More than 80 percent of active-duty Air Force bases in the US have a COVID-19 case

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An artist's depiction of the novel coronavirus (COVID-19)

An artist's depiction of the novel coronavirus (COVID-19)

More than four fifths of active-duty Air Force bases in the United States, including Alaska and Hawaii, are dealing with at least one case of the novel coronavirus (COVID-19) in their community, according to an analysis by Task & Purpose.

Of the 69 major active-duty Air Force installations in the United States — including 10 recently assigned to the Space Force and the U.S. Air Force Academy and excluding Air National Guard and Reserve component bases — 56 have reported at least one case of COVID-19 among an active-duty airman, a spouse or dependent, or a civilian employee.

When queried for base-level data, Air Force spokeswoman Ann Stefanak told Task & Purpose that the service keeps aggregate numbers of COVID-19 cases but does not track positives on an installation-by-installation basis.

"Each unit reports up through their chain of command to the Air Force which reports aggregate numbers to OSD," she said.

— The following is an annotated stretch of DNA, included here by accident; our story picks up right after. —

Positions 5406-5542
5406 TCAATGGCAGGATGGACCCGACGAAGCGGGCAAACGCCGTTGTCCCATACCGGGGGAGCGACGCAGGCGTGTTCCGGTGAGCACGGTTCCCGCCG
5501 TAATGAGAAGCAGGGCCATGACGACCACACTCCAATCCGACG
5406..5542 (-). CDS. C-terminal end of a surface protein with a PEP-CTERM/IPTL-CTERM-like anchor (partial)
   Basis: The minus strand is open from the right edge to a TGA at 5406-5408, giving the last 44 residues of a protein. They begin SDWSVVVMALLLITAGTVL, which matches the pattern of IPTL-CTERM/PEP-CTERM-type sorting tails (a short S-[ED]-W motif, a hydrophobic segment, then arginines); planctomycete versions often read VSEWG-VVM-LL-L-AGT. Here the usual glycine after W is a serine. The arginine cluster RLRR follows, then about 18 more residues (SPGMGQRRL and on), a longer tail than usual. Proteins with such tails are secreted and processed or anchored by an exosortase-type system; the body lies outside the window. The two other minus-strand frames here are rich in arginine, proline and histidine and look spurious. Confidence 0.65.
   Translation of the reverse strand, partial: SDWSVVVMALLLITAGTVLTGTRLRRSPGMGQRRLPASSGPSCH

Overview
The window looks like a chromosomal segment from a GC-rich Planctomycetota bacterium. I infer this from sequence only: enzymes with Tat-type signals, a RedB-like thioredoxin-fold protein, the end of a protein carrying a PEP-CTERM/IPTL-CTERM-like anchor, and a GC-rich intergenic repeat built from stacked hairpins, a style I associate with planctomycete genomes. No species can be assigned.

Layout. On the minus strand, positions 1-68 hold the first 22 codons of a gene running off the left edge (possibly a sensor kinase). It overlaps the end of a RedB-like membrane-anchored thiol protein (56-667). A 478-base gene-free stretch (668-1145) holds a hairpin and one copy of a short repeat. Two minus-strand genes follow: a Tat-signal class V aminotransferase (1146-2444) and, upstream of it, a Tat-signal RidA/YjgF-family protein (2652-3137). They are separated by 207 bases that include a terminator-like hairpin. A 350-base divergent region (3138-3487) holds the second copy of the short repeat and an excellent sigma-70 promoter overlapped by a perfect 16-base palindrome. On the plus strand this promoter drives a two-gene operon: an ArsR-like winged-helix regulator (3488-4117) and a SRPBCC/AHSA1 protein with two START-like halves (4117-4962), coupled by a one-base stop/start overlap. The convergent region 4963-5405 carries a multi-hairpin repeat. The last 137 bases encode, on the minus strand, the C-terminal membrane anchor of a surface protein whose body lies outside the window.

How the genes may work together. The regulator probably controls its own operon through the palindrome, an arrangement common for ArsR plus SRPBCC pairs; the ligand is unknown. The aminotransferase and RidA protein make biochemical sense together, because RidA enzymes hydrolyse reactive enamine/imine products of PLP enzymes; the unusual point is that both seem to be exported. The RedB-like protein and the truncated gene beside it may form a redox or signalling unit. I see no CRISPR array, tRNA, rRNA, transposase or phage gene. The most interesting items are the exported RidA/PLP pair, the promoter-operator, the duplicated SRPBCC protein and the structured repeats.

This analysis was conducted using both public announcements from individual bases and confirmations from base officials provided to local media. However, publicly-confirmed numbers often do not accurately reflect the true number of cases at each individual base.

Based on public reporting, Robins Air Force Base in Georgia and Tinker Air Force Base in Oklahoma appear to have the most confirmed positive COVID-19 cases with 19 and 16, respectively.

But while Nellis Air Force Base in Nevada had only publicly confirmed 7 positive cases as of March 22, base commander Col. Cavan Craddock told personnel in an email obtained by the Las Vegas Review-Journal on April 3 that 32 people had tested positive for the virus.

In late March, the Defense Department ordered both individual bases and combatant commands to start withholding positive COVID-19 case numbers in the name of operational security.

“As we continue to grapple with the novel nature of COVID-19, we are constantly assessing and adapting not only how we respond to combatting the virus, but also how we share critical public health information with our communities,” Pentagon spokeswoman Alyssa Farah said in a statement at the time.

As of Monday, the Air Force had reported 288 COVID-19 cases in the ranks. 

The entire Defense Department, including the Air Force, is currently operating at Health Protection Condition-Charlie in response to the rapid spread of the virus among military personnel.

The spread of COVID-19 across the force has prompted the leaders of each major Air Force command to implement a "reset" at the behest of Chief of Staff Gen. Dave Goldfein designed to protect essential missions from the effects of the pandemic.

“There are all kinds of individual decisions that are associated with that bigger decision," Goldfein told Defense News recently. "So the reset I’m talking about is a broader reset across the Air Force to make sure that we keep our mission up and operating.”